I have been to Australia 3 times and lived there for 18 months. I have lost count of the amount of times I have been to Sydney but it has been a lot. There is far too much for me to say about Australia in just 1 post. Sydney (and in particular Sydney Harbour) is my favourite place in the world to visit. It is just so busy and full of life of all kinds. You could meet anyone from any part of the world there. In fact the last night that I spent in Sydney I was walking along George’s Street when I heard my name being called. I looked around to see a friend of mine from South Korea leaning across her car and calling to me through her passenger window. She had been driving along the street, thought she saw me so did a loop around the block and caught up with me again.
The first time I was in Australia I spent a week there with my then sixteen year old daughter. We were both instantly captivated by how busy and amazing this city is. There are so many things to do and see and there was no way we could fit it into just one week. One of the highlights for me was taking a trip to the Blue Mountains by train. Having arrived in the mountains we had the choice of a hop on hop off bus service where we could get off and back on at the same stops or get off and trek through the mountains (the option we chose) and meet the bus at an alternative stop.
As animal lovers the city has lots to offer with the Aquarium in Darling Harbour and of course Taronga Zoo both of which I had to visit with my kids (then grown up) when they came to spend Christmas with me in 2009.
There is a frequent ferry service from Darling Harbour and Sydney Harbour to Taronga.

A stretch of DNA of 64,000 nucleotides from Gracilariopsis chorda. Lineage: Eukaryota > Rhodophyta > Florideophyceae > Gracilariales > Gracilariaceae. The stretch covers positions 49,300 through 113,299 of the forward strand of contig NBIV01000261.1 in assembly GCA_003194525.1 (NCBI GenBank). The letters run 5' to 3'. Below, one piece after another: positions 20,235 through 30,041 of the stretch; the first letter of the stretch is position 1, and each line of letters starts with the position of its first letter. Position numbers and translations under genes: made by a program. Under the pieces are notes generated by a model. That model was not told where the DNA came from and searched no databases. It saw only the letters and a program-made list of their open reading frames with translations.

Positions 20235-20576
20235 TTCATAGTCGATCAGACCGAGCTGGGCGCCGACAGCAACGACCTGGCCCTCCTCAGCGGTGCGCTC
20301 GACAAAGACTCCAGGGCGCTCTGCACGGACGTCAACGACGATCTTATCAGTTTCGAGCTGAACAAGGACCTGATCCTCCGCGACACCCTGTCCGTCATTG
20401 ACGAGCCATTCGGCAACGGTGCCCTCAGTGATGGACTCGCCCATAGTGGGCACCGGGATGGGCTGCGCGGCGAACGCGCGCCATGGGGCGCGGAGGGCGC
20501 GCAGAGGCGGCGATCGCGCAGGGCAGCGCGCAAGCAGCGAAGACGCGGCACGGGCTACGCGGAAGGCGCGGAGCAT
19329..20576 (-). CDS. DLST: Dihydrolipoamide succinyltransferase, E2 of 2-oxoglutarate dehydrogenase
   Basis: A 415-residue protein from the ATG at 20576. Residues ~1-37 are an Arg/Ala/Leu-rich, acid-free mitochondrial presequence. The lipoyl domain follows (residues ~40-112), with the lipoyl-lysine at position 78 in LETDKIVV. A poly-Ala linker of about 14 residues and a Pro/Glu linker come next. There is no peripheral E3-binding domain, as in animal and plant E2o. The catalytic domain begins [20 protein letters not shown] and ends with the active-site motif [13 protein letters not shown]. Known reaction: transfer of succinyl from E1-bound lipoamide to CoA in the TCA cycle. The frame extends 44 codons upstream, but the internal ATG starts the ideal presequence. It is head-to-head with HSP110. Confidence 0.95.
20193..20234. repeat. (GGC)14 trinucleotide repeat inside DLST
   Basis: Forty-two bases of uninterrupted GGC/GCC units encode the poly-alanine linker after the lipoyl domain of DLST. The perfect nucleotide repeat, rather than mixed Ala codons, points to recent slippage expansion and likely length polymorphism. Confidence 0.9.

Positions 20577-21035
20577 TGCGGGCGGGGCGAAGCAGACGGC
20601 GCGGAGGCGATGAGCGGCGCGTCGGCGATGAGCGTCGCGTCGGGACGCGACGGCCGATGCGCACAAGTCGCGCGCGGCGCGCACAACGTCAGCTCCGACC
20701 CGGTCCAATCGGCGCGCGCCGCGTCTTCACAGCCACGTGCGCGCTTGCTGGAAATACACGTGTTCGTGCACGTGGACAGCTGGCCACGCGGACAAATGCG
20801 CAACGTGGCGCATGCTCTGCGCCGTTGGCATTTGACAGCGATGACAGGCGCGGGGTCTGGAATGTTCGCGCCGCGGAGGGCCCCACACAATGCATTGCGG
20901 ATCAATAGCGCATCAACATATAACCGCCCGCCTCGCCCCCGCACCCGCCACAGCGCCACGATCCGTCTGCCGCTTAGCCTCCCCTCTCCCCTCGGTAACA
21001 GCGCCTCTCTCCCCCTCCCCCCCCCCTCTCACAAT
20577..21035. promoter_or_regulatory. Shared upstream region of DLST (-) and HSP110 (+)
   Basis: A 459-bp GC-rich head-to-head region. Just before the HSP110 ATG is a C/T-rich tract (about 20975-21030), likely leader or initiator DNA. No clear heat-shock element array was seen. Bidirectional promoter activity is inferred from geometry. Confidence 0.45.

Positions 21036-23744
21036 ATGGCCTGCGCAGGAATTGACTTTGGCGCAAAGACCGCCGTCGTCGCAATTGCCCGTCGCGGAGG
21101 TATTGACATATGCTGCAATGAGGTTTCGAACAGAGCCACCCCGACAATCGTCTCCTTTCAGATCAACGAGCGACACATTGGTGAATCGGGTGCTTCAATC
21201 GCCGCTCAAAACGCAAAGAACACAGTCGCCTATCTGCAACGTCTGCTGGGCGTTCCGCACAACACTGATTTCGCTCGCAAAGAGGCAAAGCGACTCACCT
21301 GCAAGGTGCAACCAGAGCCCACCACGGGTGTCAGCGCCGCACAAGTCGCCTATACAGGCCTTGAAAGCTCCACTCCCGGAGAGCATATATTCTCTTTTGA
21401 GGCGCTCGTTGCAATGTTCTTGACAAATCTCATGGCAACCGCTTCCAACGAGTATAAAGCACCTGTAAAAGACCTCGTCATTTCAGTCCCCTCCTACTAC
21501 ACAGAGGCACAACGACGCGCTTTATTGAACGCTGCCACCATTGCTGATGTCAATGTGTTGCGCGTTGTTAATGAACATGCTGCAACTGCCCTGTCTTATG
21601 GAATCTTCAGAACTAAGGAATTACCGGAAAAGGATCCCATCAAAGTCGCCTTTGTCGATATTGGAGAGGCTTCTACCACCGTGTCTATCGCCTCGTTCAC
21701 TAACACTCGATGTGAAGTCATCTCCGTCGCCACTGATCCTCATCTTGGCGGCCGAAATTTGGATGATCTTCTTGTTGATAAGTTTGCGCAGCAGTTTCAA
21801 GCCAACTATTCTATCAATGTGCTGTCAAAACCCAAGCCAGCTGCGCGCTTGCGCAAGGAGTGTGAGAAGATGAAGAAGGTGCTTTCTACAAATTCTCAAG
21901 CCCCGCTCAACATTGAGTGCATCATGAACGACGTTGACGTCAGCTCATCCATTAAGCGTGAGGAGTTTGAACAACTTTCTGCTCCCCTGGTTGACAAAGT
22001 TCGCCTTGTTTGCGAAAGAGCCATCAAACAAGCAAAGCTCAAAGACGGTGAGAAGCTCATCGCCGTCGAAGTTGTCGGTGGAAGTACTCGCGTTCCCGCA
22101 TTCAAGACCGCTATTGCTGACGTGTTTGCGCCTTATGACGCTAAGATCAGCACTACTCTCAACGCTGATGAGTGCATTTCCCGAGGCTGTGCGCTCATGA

One of the things that I love about Sydney Harbour is the Street Performers and the different characters. It’s great to be able to sit outside a bar or restaurant and watch the goings on. This is not something that happens very often back here in Ireland mostly due to the cold weather but it is also partly a cultural thing.
When it comes to food there is a huge variety with food from several different countries. Fish plays a large part in the diet along the coast and fish and chips is a great choice for a traveller who wants to sit and watch the Street Performers (just watch out for the seagulls). The first time I was in Sydney I found a chippie who did the best fish and chips I had ever had. Two years later when I came to live in Australia I went back there to find that while they still did the more traditional fish and chips they now also offered a more healthy version. There was the choice of fish with or without batter and fried or grilled and the option of salad instead (or as well) of chips. I highly recommend the grilled fish with salad. Of course there is also a great choice of fish.
For my Fish and Chips Sydney style I had no choice in the fish. The only fish I could find was frozen Cod. My oven doesn’t work properly so using it or the grill for cooking something as delicate as fish was not an option. I don’t have a deep fat fryer so the chips were baked in my dodgy oven (much better for me than deep fried anyway) and for the salad my only choice was prepacked salad leaves that had probably seen better days. I could get avocado but it was far from ripe so I couldn’t use it.
Fish of choice 1 piece per person
Potatoes 2 per person (depending on size)
Any other salad you would like to add
Sprinkle mixed herbs and lemon juice on the fish
Grill or bake the fish en papillon (I had to shallow fry)
Peel and cut the potatoes and bake in the oven until golden and cooked through (or deep fry if you prefer)
Make up salad as desired.
NOTE: en papillon is just a fancy way of saying it is baked in baking parchment but it does keep the fish nice and moist and full of flavour that can otherwise be lost. This is the method that I prefer.
Now dish up your fish and chips on a plate )or if you want to be more authentic then serve it in paper) and enjoy.
There is so much to say about Australia and its food I will return here at some stage in the future. Next time is Indonesia.